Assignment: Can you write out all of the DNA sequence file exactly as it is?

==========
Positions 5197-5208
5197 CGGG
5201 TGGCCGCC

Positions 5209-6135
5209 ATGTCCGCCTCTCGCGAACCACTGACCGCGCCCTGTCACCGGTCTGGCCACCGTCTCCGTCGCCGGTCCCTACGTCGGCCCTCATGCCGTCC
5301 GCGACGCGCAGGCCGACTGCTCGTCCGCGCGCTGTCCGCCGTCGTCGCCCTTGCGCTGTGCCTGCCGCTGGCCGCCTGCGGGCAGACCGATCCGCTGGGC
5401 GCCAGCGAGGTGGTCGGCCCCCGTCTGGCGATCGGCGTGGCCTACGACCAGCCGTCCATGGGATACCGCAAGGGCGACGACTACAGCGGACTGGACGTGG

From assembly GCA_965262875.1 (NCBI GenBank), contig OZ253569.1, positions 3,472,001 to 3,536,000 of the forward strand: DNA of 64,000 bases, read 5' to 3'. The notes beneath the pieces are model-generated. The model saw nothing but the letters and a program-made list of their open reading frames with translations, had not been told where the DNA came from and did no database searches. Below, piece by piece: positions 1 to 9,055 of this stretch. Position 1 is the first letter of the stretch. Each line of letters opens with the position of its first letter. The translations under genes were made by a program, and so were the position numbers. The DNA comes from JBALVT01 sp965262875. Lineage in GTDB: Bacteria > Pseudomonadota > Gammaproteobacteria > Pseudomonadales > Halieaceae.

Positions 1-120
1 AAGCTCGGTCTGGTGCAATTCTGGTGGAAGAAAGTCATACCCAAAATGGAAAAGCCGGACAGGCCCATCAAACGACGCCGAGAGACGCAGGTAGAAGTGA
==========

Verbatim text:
Positions 5197-5208
5197 CGGG
5201 TGGCCGCC

Positions 5209-6135
5209 ATGTCCGCCTCTCGCGAACCACTGACCGCGCCCTGTCACCGGTCTGGCCACCGTCTCCGTCGCCGGTCCCTACGTCGGCCCTCATGCCGTCC
5301 GCGACGCGCAGGCCGACTGCTCGTCCGCGCGCTGTCCGCCGTCGTCGCCCTTGCGCTGTGCCTGCCGCTGGCCGCCTGCGGGCAGACCGATCCGCTGGGC
5401 GCCAGCGAGGTGGTCGGCCCCCGTCTGGCGATCGGCGTGGCCTACGACCAGCCGTCCATGGGATACCGCAAGGGCGACGACTACAGCGGACTGGACGTGG

From assembly GCA_965262875.1 (NCBI GenBank), contig OZ253569.1, positions 3,472,001 to 3,536,000 of the forward strand: DNA of 64,000 bases, read 5' to 3'. The notes beneath the pieces are model-generated. The model saw nothing but the letters and a program-made list of their open reading frames with translations, had not been told where the DNA came from and did no database searches. Below, piece by piece: positions 1 to 9,055 of this stretch. Position 1 is the first letter of the stretch. Each line of letters opens with the position of its first letter. The translations under genes were made by a program, and so were the position numbers. The DNA comes from JBALVT01 sp965262875. Lineage in GTDB: Bacteria > Pseudomonadota > Gammaproteobacteria > Pseudomonadales > Halieaceae.

Positions 1-120
1 AAGCTCGGTCTGGTGCAATTCTGGTGGAAGAAAGTCATACCCAAAATGGAAAAGCCGGACAGGCCCATCAAACGACGCCGAGAGACGCAGGTAGAAGTGA